Income Trust: An Investment That’s Too Good to be True?

stocksIn recent years, a creative new form of financial instrument has become all the rage in Canada (it has not caught on, to my understanding, in other countries, though the US does have a similar more narrowly-defined security called a Real Estate Investment Trust). It’s call the Income Trust (or Income Fund), and it’s a form of high-yielding equity, filling the ‘gap’ between today’s overpriced, low-yielding common stocks and moribund, equally low-yielding bonds. They’re so popular that when a Canadian oil company announced today it would convert all its shares to Income Trust units, the stock jumped 15% on the news. There are several hundred Income Trusts traded on Canadian stock exchanges, and Income Trusts now constitute the majority of new Canadian initial public offerings.

I am not an investment advisor and the information below is what I have gleaned from some confusing and sometimes contradictory information on a variety of Canadian websites.

The tricky part about Income Trusts is the huge variation in terms and conditions, but let’s start by looking at what just about all Income Trusts have in common:

  • They are issued at a price to yield generally 7-10% before tax; however, this yield depends on the Income Trust’s cash flow and is not guaranteed
  • They are secured by assets that have a long life (real estate, pipelines etc.) and which yield a significant realtively steady annual cash flow (from rents, royalties etc.)
  • To the extent these assets depreciate, that proportion of the annual trust income is treated by the unit-holder as a return on capital, subject to a lower tax rate
  • Because all the ‘income’ of the Income Trust is paid out as an ‘expense’ to unit-holders, the Income Trust has no ‘net income’ and hence (under current Canadian tax law anyway) pays no corporate tax
  • As long as interest rates remain low, Income Trusts are attractive at 7-10% yield rates, but if interest rates suddenly spike, the price of Income Trusts should be expected to plunge to the point their (un-guaranteed) yield exceeds the yield of (guaranteed) bonds, T-bills and investment certificates

Now some of the differences:

  • Since the assets of the Income Trust can be seen as ‘wasting’ rather than appreciating, some Income Trusts have a guaranteed buy-back price equal to the initial issue price; this would protect the investor in the case of an interest rate spike, but it too has some tax consequences — a portion of the buy-back price, when you receive it, is taxed as a capital gain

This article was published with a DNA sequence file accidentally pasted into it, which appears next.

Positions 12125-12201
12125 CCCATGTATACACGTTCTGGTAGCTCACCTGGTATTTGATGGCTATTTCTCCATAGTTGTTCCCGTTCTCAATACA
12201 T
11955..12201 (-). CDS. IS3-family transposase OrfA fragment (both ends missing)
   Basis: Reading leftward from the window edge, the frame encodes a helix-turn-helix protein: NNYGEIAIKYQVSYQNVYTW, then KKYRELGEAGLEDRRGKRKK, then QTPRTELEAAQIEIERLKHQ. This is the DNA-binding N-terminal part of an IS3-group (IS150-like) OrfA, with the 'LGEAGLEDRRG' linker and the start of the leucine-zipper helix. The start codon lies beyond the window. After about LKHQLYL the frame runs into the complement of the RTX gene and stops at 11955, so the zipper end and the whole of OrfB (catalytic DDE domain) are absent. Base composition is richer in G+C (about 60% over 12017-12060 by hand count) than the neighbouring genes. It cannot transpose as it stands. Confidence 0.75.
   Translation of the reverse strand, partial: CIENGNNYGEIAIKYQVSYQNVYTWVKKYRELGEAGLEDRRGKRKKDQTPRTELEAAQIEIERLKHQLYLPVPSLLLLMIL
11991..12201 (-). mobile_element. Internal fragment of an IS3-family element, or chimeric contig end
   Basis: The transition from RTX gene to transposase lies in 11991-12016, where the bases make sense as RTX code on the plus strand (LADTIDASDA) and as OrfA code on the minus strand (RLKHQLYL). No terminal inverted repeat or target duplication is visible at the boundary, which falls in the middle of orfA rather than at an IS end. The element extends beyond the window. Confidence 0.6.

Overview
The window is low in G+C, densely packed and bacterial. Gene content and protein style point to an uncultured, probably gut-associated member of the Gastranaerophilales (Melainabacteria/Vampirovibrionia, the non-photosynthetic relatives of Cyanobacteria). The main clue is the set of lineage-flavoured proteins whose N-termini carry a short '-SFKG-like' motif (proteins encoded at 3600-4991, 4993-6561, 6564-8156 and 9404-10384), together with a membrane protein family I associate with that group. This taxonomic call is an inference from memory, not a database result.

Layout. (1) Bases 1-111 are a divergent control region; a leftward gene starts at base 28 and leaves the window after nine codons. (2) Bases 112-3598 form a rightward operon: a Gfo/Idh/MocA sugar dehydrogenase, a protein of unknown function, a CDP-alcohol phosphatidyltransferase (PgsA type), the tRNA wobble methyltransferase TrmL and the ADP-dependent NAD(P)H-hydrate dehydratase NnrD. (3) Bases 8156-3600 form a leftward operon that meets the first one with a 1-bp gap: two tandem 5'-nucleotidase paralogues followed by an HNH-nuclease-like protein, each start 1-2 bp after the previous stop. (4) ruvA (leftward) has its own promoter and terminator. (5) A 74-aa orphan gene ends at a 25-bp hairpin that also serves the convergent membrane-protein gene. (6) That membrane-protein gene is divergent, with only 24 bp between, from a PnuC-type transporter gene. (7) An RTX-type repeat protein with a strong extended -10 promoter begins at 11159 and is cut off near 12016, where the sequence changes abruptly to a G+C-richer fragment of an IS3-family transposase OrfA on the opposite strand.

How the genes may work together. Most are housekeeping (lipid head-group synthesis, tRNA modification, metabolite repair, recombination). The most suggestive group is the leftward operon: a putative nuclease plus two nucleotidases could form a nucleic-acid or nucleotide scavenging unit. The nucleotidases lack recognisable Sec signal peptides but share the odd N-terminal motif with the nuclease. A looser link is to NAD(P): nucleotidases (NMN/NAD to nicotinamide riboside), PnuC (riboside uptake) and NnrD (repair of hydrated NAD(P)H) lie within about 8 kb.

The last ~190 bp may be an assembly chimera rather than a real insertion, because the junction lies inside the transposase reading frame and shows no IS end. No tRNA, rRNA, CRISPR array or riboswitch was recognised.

• Some Income Trusts are much riskier and carry yields as high as 20%; they are generally fixed-life trusts and when the assets are fully depreciated or depleted, you just have to hope the projections were right and you’ve already recouped your investment
  • There is now a second type of Income Trust called financial Income Trusts that are actually a completely different type of financial instrument; they buy a basket of stocks in other companies, usually those that are quite price-volatile, and sell call options on them (the call option allows the buyer to limit the amount of loss — and gain — on these volatile stocks, to moderate the risk); the income from the call options provides a steady cash flow that is paid out to the Income Trust’s unit-holders just as in any other Income Trust, though the tax consequences can be quite complicated — but the advantage is that this type of Income Trust will rise rather than fall when interest rates jump, and it is only vulnerable to periods of significant stability in the stock market (which lower the value of call options and hence squeeze the Income Trust’s cash flow; so some investors are buying a mix of both types of Income Trust, hedging one against the other

So if you’re living on a fixed income, you may be drawn to the 7-10% return that Income Trusts offer, even though that return is not guaranteed (the issuer’s reputation is at stake, and some investors figure that if the economy gets bad enough that companies have to sacrifice their reputation by reducing their Income Trust’s yield, other equities and bonds will probably be in the tank as well). And some Income Trusts do guarantee to pay you back your ‘principal’ investment, so if you have these you can cash out and reinvest in high interest T-bills when the next stagflation/depression hits.

But there are other risks besides the lack of guaranteed yield, If the assets are in real estate or some other industry where the bubble bursts, the ‘steady cash flow’ may suddenly dry up. The current tax treatment of these investments is under review in Canada. And some Income Trusts don’t yet have the limited liability protection of common shares (though that is coming).

As with any investment, you have to read the fine print to understand all the terms and conditions. As they say “the projected life of distributions and the sustainability of distribution levels tend to vary with the nature of the business underlying the income trust”. In the meantime, a lot of people desperate for a reasonable return on retirement savings and terrified by overpriced stock markets and overheated real estate markets are betting heavily on Income Trusts, sometimes perhaps with insufficient information to do so wisely. But in the short run, this is the market’s way of filling an urgent need in a low-interest-rate, high P/E, volatile financial market.

The real mystery to me is why Income Trusts haven’t caught on in other countries.

(Full Disclosure Statement: I am a relative of the owners of Pollard Banknote, a company in Winnipeg that has just successfully completed an Income Trust public offering. I have however no personal financial interest in the company.)

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